As the second quarter of 2014 came to a close, domestic equity market indices were trading at or close to record highs. The strong market returns of the last several years have recently prompted conversations with a number of our clients about making annual charitable gifts or satisfying outstanding charitable pledges with their appreciated stock. With this in mind, we thought we would pass along some observations about charitable giving and the timeliness of making gifts, particularly at this point in the market cycle.
Numerous academic studies have been undertaken over the years to better understand the economic, sociological and psychological motivations behind philanthropic behavior. These motivations can be driven by self-interest or purely altruistic reasons, but in most cases the reasons for giving are some combination of both. In examining the most common reasons for giving, most studies cite several of the following:
- Personal connection with a charity or cause
- Personal relationship with the fundraiser
- Desire to make a difference in the lives of others less fortunate
- Desire to make a difference in the community
- Family tradition
- Religious reasons
- Recognition for self or company
- Take a stand on a particular issue or cause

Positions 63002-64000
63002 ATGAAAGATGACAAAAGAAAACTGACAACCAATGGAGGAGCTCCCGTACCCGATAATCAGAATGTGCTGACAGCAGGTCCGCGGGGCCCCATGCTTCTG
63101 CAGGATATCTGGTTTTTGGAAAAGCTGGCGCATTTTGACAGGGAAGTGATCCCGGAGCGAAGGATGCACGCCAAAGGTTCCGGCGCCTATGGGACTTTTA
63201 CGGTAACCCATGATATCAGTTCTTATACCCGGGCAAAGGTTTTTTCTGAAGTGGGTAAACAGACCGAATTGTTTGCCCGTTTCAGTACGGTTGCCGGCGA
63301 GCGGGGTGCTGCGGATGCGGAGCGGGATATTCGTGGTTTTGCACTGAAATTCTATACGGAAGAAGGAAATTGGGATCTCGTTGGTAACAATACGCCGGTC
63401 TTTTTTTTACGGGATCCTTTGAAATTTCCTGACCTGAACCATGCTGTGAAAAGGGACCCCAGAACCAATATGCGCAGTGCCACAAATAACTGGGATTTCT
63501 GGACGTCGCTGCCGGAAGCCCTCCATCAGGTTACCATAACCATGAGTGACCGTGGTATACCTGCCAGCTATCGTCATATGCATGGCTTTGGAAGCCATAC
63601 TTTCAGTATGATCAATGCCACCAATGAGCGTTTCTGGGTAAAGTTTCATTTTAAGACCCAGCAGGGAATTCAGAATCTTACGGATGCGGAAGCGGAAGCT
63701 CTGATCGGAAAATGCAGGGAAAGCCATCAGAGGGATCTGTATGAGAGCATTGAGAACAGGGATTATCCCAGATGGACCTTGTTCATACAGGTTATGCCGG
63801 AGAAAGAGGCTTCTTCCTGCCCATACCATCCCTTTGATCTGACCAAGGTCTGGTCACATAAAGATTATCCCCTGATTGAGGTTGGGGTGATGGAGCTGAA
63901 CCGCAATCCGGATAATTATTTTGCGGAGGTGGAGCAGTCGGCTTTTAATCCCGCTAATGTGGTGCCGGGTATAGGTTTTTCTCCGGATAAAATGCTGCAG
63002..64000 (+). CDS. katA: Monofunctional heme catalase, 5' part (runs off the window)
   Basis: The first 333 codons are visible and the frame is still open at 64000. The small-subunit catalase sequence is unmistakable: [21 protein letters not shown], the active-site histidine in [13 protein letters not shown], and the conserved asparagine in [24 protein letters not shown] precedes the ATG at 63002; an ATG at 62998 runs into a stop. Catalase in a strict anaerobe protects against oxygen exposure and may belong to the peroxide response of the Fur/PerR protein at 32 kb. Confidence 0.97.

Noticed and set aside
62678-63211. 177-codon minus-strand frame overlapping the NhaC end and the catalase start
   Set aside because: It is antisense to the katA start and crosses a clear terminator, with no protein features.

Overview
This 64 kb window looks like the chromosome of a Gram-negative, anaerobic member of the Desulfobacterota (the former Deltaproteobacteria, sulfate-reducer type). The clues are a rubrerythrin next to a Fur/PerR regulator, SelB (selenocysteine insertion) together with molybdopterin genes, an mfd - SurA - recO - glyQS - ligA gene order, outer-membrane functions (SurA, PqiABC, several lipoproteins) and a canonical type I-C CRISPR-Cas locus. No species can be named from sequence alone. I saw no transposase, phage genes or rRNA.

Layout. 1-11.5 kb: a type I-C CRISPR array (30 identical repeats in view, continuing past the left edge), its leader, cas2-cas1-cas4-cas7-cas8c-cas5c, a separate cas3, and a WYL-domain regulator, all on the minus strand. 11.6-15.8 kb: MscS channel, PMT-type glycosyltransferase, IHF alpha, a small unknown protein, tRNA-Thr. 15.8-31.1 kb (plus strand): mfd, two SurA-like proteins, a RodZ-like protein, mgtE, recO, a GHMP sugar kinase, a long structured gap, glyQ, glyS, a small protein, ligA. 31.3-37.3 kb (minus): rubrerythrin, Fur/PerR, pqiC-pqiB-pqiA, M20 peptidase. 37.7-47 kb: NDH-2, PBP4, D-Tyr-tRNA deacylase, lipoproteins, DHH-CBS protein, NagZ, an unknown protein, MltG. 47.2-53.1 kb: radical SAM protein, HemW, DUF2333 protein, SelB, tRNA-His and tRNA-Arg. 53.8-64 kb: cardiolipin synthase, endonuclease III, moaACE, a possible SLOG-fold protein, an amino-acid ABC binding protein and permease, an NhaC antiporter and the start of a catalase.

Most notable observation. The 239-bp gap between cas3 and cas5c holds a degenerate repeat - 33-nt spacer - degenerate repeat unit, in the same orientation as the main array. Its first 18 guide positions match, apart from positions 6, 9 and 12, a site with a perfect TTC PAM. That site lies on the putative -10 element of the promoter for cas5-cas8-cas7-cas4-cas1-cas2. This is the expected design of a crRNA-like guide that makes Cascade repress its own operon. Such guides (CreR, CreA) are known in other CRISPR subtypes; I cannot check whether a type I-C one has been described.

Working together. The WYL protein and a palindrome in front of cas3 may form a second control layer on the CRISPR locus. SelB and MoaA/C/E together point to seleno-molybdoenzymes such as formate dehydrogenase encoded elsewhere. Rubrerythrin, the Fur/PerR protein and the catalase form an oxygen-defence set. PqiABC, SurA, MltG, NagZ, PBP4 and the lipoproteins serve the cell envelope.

- Tax Benefits
Regardless of the reasons and motivations, most would acknowledge that the tangible and intrinsic benefits of philanthropy are significant, whether in local communities, at the national level or globally.
Charitable giving has recently been on the upswing. Our friend, Bobby Thalhimer of The Community Foundation Serving Richmond and Central Virginia, points out that according to Giving USA, charitable donations rose 4.4% in 2013, its best performance in a number of years. He believes this upward trend can be attributed to four primary factors:
- The strong equity market of the past five years has produced outsized capital gains.
- Tax rates have risen substantially.
- Many wealthy donors provided for their families in 2012, prior to potential adverse changes in the estate tax law (which never occurred), allowing for more charitable intentions now.
- Baby boomers are living longer, so that by the time they grow old their children are in many instances fully self-sufficient, again allowing them to pursue their charitable passions.
With the market having moved further ahead in 2014, all of these factors remain in place, likely prompting additional growth in charitable giving.
Avenues for Giving